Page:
Blue Bell is beginning a trial run of ice cream production at its Sylacauga plant after a national recall due to a series of listeria illnesses.
Alabama Health Officer Don Williamson said yesterday that Blue Bell notified his department that it will begin a trial run of production later this month. The ice cream will not be sold to consumers. Williamson says both state health officials and Blue Bell will test the product for listeria.
A judge recently stopped another effort from Alabama House Speaker Mike Hubbard’s defense to have his ethics case dismissed.
Lee County Judge Jacob Walker III granted a state motion to kill subpoenas against Governor Robert Bentley and the custodian of records for the Alabama Ethics Commission.
Hubbard’s lawyers say those subpoenas were necessary to learn about possible communication records from Governor Bentley regarding Attorney General Luther Strange recusing himself from the case and appointing chief prosecutor Van Davis.
The daughters of Dr. Martin Luther King Junior and Governor George Wallace will meet with Governor Robert Bentley today. It’s all part of a ceremony to mark the fiftieth anniversary of the Selma to Montgomery voting rights march. It was on this date in 1965 that Dr. King led the procession to Alabama’s State Capitol. APR spoke with Bernice** King during the remembrance of “bloody Sunday” in Selma.
She says voting rights are being challenged in the U.S. and the fight has to go on.
The City of Selma remembered the 50th anniversary of “Bloody Sunday” over the weekend. But today marks another milestone in the civil rights movement.
Saturday was the 50th anniversary of “Bloody Sunday” in 1965. Today marks 50 years since the second march across the Edmund Pettus Bridge called Turnaround Tuesday. Dr. Martin Luther King, Jr., led that protest himself, but turned back before state troopers could attack like they did just two days prior.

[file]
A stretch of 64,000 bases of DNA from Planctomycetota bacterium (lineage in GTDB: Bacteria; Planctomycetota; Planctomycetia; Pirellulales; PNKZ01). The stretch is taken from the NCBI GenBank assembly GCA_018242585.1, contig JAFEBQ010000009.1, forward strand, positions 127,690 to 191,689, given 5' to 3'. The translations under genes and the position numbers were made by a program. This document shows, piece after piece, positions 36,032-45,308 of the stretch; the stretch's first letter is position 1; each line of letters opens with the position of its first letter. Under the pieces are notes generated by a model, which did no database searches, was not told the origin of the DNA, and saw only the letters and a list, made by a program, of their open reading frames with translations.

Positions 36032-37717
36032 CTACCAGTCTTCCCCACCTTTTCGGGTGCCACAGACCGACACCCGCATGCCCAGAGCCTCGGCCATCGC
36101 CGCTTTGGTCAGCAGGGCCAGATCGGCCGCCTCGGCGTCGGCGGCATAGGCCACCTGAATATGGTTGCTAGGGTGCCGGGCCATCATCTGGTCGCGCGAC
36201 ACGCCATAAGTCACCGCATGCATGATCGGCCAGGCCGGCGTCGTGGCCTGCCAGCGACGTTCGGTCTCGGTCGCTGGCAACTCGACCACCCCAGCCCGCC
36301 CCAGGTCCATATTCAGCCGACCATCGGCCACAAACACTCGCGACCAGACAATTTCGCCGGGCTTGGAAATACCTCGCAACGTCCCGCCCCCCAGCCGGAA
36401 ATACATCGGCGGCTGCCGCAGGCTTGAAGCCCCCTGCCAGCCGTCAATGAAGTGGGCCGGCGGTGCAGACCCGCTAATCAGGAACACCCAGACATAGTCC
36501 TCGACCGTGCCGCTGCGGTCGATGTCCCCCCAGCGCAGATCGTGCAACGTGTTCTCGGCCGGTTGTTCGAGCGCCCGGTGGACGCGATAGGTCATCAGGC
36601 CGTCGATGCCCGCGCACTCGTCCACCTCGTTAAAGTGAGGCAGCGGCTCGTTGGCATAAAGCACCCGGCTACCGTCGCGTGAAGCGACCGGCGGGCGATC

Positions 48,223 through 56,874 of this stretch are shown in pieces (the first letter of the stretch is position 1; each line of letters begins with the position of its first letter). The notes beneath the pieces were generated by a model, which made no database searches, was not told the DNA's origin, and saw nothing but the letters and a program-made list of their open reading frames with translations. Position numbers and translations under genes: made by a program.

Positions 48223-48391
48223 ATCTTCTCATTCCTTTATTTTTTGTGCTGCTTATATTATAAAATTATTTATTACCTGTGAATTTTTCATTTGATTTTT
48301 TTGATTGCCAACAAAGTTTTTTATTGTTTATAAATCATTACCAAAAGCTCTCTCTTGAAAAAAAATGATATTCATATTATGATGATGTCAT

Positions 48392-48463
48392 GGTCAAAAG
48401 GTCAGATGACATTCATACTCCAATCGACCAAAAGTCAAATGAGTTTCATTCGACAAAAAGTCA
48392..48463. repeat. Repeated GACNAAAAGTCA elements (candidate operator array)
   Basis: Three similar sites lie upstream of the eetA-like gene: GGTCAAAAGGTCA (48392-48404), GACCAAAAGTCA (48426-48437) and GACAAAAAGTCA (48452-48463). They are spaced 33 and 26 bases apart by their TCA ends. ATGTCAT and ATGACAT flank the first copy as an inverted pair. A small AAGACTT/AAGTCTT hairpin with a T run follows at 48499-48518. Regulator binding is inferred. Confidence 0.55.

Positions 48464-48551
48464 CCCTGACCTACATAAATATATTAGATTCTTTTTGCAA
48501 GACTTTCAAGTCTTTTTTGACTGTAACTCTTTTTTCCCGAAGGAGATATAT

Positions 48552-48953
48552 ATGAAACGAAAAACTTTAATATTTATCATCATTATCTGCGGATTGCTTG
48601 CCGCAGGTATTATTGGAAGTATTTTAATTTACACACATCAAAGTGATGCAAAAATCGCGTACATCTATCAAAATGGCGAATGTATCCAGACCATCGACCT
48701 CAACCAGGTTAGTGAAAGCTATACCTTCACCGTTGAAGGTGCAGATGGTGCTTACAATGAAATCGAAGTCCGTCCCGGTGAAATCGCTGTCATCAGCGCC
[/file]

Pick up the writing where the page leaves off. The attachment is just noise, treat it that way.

Selma city councilman Benny Lee Tucker was a teenager in 1965. He says he had a specific job during King’s march…
This weekend marks the 50th anniversary of Bloody Sunday, when civil rights marchers were set upon by Alabama state police troopers and a sheriff’s posse as they tried to march from Selma to Montgomery. The catalyst for these marches was the shooting death and funeral of activist Jimmie Lee Jackson. I sat down and had a conversation with Vera Jenkins Booker, the nurse who tended to Jackson the night he was brought in the Good Samaritan Hospital in Selma fifty years ago…
This weekend, the city of Selma will remember the fiftieth anniversary of the event known as Bloody Sunday. State troopers attacked voting rights marchers with clubs and tear gas in 1965. The Edmund Pettus Bridge, where the bloodshed took place, has become a monument to the civil rights movement. For one Atlanta couple, the bridge is a symbol of something else, and that’s raising some eyebrows in Selma.
The Alabama Supreme Court has upheld a state program that gives tax credits to help families pay for private school.
The Supreme Court ruled Monday that the law does not violate restrictions on giving funds to private, religious schools because the money goes to parents.
Alabama Attorney General Luther Strange says in a news release this afternoon “The Supreme Court’s ruling makes it crystal clear that Alabama parents have the right to school choice in seeking the best education for their children.”
The city of Selma is preparing to remember the fiftieth anniversary of the attack known as "Bloody Sunday".
Today also marks fifty years since the funeral of civil rights activist Jimmie Lee Jackson. His death at the hands of an Alabama State Police Trooper is considered one of the reasons Dr. Martin Luther King, Jr. came to Selma to help organize the voting rights marches.
Vera Jenkins Booker was the nurse that tended to Jackson when he was brought in to the Good Samaritan Hospital in Selma.
It’s tax season and university students across the state are rolling up their sleeves to help taxpayers manage all the paperwork.
The group Impact Alabama has opened help centers to assist families with children who earn fifty two thousand dollars a year or less. Families without children to make less than twenty thousand dollars also qualify for assistance.
Sarah Louise Smith is the Executive Director of Impact Alabama. She says families get tax tips and the student volunteers gain experience working with customers.